Most people have heard the mantra “reduce, reuse, recycle.”
However, there are three more “Rs” in front of it with which most aren’t familiar: “rethink, repair, refuse.”
The six-term phrase sure has a lot of application these days, especially when uttered in the face of an environment challenged by a surging economy, a pending trade war with mass-manufacturing China, and — thankfully — heightened awareness of climate change.
In short, the message of uber-organizer Marie Kondo has never been more relevant.
So, after you drop off at Tahoe Hospice Gift & Thrift the items no longer bringing you joy, Truckee Roundhouse is here to help you abide by a few more of those “Rs.”
The nonprofit makerspace, located at Truckee Tahoe Airport, has become the region’s epicenter of creative reuse and crafty imagination, giving experienced and novice carpenters, tin-knockers, and artisans a welcoming place to make noise, mold clay, and throw sparks.
In short, it provides Truckee and North Tahoe with the ultimate anti-consumer resource for everything from furniture to serving bowls.
Even if you’re not concerned about your consumer footprint, know that you can get a great deal of personal satisfaction from sitting in your own ski Adirondack loveseat, as I did, or hanging a laser-engraved address plaque for your house or business. Maybe you won’t have to donate your old-school, black and mauve CB ski parka after being brought up to speed on fabric repair on one of the textile shop’s industrial sewing machines.
Wood shop instructor Brent Ferrera, a retired contractor and active dad, recently walked me through a three-day course for the aforementioned loveseat, which now sits stoutly on my deck, tips barely visible under the aftermath of February’s atmospheric rivers.
For those worried about their ability to manage a DeWalt double-bevel sliding compound miter saw, rest assured that if I can do it, well, you know the rest.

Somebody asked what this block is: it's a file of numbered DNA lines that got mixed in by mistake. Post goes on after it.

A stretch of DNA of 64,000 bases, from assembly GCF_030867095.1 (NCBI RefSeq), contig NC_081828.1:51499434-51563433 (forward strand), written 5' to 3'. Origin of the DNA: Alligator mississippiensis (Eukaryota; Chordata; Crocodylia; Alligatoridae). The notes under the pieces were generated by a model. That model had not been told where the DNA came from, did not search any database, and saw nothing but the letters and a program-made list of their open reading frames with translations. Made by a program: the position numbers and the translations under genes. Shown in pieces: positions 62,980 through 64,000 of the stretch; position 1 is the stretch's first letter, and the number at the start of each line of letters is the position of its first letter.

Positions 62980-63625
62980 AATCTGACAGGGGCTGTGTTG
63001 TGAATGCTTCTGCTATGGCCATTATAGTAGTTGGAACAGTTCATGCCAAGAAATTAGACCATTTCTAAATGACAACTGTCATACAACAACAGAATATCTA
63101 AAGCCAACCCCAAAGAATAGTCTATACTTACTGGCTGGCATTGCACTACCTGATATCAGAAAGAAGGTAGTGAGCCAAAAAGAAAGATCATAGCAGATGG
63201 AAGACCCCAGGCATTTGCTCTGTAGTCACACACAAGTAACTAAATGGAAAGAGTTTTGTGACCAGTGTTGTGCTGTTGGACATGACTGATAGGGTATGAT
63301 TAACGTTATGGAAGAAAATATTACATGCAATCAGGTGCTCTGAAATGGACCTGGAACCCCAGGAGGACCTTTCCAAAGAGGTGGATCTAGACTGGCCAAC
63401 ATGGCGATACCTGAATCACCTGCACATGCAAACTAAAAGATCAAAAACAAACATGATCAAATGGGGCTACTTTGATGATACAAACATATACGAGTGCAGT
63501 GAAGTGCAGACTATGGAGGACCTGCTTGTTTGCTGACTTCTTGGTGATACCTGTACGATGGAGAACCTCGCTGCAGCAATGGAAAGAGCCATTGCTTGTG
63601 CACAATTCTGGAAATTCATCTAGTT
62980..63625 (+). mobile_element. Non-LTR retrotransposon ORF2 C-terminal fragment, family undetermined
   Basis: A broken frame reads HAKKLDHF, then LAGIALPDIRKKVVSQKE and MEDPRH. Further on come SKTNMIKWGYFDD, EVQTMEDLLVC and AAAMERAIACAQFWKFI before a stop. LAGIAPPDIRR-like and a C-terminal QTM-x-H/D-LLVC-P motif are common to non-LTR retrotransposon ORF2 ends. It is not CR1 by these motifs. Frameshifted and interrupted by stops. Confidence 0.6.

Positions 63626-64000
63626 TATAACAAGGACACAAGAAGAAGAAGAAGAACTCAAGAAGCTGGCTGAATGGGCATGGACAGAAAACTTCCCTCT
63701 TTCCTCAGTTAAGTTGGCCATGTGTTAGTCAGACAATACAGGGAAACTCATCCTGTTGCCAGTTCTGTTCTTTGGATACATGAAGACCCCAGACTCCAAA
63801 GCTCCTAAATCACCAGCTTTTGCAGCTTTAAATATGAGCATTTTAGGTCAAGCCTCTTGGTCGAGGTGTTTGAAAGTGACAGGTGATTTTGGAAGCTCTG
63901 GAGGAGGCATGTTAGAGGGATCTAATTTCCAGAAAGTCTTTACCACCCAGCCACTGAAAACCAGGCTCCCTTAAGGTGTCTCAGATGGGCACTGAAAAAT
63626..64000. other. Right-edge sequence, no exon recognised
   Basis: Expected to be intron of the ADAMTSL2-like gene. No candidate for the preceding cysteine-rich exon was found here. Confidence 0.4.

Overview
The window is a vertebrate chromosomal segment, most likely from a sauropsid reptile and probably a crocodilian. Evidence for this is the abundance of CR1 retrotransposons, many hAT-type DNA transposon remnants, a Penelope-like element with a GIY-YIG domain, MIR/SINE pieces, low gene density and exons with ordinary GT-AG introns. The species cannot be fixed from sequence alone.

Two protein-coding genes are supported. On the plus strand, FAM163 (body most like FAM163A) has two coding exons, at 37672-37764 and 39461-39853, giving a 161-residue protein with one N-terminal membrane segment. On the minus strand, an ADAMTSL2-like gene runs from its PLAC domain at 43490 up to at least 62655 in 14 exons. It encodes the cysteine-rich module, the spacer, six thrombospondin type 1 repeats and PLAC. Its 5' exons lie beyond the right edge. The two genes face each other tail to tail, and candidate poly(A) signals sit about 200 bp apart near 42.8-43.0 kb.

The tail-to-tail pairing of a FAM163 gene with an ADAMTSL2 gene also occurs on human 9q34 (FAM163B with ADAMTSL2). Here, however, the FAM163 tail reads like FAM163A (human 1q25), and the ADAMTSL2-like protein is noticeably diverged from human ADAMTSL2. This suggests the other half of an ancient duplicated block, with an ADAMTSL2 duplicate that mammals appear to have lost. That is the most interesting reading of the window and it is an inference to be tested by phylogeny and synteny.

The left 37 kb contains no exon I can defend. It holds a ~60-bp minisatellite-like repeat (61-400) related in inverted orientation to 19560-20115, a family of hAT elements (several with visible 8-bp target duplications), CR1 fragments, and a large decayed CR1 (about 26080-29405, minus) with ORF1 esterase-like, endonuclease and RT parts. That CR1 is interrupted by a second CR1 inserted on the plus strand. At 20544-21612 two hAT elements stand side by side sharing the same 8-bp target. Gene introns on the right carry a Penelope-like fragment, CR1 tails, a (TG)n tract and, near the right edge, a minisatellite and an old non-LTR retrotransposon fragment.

While I grew up around muscle car mechanics, the extent of my family’s carpentry prowess was limited to how many rolls of duct tape or tubes of wood glue we had in the house. (Needless to say, I had the gluing part of my project dialed in.)
I’m quite proud of what Brent helped me build, and the newfound confidence I have around large, motorized cutting implements.
The wood for the loveseat was sourced from discarded house siding. The skis came from a pile of outdated boards accumulated by a friend after years of ski coaching, moving, and roommates. And if there’s one thing that can be reused, repaired, recycled, and refused around Truckee, it’s another pair of skis.
The organization also offers classes on general appliance repair and maintenance, providing locals a chance to dodge major expenses for items that aren’t sustainably manufactured or cheap to buy or replace.
The Truckee Roundhouse bridges creativity and need, and matches ambition with training. Its users can fabricate and outfit their homes and lives without spending much more than time, and while adhering to the tenets of sustainable capitalism.
Go out and make something for yourself, spend less, and do a little good for your community. Make Ms. Kondo proud.